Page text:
The practice of crafting beautiful, meticulous notes and planners gained widespread traction online over the past five years, especially on online blogging platforms like Tumblr and Pinterest. Bullet journaling serves as a method of organization, and its inherently adaptable nature presents ample opportunities for personal, creative agendas that document more than just homework and due dates.

Students have to make their bullet journals serve two purposes: not only to study more efficiently, but also to function as a valuable creative outlet in and of themselves. The constant balancing of these two goals creates the main tension of the burgeoning study habit, but some students at Georgetown University have devoted their time and energy to the practice of bullet journaling for years.

Committing to the Practice

The jump from being an ordinary note-taker to a full-on bullet journaler takes concerted effort on students’ parts to gather the materials needed and start making spreads, the highly customized pages in a bullet journal that hold information about the upcoming month or week.

For some bullet journalers, this initial push comes from seeing other study bloggers posting their own bullet online and learning from the resources available, according to Stephanie Dekkers (NHS ’21), who has kept a bullet journal since her junior year of high school.

I saw a photo on Instagram or Pinterest in high school, and decided to go out and buy a journal and learn a little bit more about the method,” Dekkers wrote in an email to The Hoya. “Ryder Carrol, the creator of the bullet journal had a starters video on the internet that I watched, but I realized there were a lot of components I knew I wasn’t going to use or didn’t feel I needed.’”

@LAUREN.OLOSKY.LETTERING/INSTAGRAM | Along with a curated journal, a clean and beautiful study space can help set students up for success and peace of mind.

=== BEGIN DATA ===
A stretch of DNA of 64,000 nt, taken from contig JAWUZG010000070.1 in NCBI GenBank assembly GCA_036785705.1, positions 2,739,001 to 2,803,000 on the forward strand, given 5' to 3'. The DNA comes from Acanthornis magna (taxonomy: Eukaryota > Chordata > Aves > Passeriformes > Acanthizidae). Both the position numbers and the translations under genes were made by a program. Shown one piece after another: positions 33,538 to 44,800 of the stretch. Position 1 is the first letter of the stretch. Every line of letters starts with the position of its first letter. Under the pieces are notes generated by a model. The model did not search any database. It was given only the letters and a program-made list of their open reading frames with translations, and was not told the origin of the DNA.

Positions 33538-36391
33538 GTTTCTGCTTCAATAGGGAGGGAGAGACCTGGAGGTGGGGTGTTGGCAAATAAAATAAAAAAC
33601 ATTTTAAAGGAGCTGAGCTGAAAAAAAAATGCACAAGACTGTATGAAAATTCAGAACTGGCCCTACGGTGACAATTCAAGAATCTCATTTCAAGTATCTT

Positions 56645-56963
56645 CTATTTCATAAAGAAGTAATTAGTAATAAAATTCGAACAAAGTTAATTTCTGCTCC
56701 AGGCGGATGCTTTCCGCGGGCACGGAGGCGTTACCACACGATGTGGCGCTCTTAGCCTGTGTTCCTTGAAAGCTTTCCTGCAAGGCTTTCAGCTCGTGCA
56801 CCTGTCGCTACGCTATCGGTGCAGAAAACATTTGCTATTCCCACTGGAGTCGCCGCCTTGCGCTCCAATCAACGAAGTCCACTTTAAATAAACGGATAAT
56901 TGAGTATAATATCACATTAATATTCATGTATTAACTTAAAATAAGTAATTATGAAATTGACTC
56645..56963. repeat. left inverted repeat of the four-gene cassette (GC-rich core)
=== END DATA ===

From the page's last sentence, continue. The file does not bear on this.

Still, getting into the craft and turning it into a meaningful, productive habit takes dedication and experimentation, according to Lauren Olosky (SFS ’21), who has bullet journaled since her sophomore year of high school and runs a semiactive bullet journal account on Instagram titled @lauren.olosky.lettering.

“My journal started out where I would look at Pinterest and see how other people were doing it, notice different elements of things that I like and bring all of them together and try them out,” Olosky said in an interview with The Hoya.

Once they have established a certain comfort in the world of bullet journaling, journalers explore various stationary and crafting brands to find their favorite products, which can range in price from $1.50 per Muji capped gel pen to $35 for a larger high-end notebook, to create spreads with, according to Dekkers. 

I’m very much a minimalist so I committed to the 0.5 Muji black pen as my go-to for absolutely everything I do in my journal,” Dekkers wrote. “I also use a classic Leuchtturm [notebook] every year for my bullet journal, depending where you buy it from it’s about 15 dollars. The paper is super thick and bleed proof, and it has a hard binding which is good for protecting your journal, considering I take mine everywhere I go.” 

Other journalers play with different pen and notebook brands to try out different styles and layouts and see what best suits them based on what they hope to achieve aesthetically with their journal, according to Olosky.

“I usually don’t incorporate a lot of colors … I like to keep it more minimalistic because it is so functional for me,” Olosky said. “For my lines, I use [Pigma] Micron [pens] because they don’t smear or bleed and they’re good for setting up the grids so you’re not rubbing or smearing the ink.” 

However, creative experimentation does not always mean that the most popular and expensive supplies are immediately necessary, according to Ethan Missigman (COL ’21), who runs a study blog on Instagram titled @ethanstudies and has been bullet journaling since the summer before his freshman year at Georgetown.

“When I first started, I literally just used loose leaf paper and a blank journal I got at Walmart because that was me just practicing and seeing what I liked or did not like,” Missigman said in an interview with The Hoya. “That helped me figure out things like, ‘I enjoy taking notes on graph paper,’ and from there I branched out.”

Finding and Sharing Creativity